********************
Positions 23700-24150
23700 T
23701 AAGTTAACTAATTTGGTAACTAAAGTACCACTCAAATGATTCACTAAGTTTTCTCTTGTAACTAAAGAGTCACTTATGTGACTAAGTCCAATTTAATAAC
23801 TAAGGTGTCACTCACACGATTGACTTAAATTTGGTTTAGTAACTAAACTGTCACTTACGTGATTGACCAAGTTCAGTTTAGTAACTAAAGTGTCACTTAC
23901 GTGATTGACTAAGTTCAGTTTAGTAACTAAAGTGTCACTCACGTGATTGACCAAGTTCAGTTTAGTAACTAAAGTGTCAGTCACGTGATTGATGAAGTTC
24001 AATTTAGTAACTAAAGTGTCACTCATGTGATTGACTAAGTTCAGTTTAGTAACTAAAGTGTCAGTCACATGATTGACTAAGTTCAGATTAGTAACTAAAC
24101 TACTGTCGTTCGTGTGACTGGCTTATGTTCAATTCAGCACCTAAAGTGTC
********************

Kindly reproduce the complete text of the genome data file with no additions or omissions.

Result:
Positions 23700-24150
23700 T
23701 AAGTTAACTAATTTGGTAACTAAAGTACCACTCAAATGATTCACTAAGTTTTCTCTTGTAACTAAAGAGTCACTTATGTGACTAAGTCCAATTTAATAAC
23801 TAAGGTGTCACTCACACGATTGACTTAAATTTGGTTTAGTAACTAAACTGTCACTTACGTGATTGACCAAGTTCAGTTTAGTAACTAAAGTGTCACTTAC
23901 GTGATTGACTAAGTTCAGTTTAGTAACTAAAGTGTCACTCACGTGATTGACCAAGTTCAGTTTAGTAACTAAAGTGTCAGTCACGTGATTGATGAAGTTC
24001 AATTTAGTAACTAAAGTGTCACTCATGTGATTGACTAAGTTCAGTTTAGTAACTAAAGTGTCAGTCACATGATTGACTAAGTTCAGATTAGTAACTAAAC
24101 TACTGTCGTTCGTGTGACTGGCTTATGTTCAATTCAGCACCTAAAGTGTC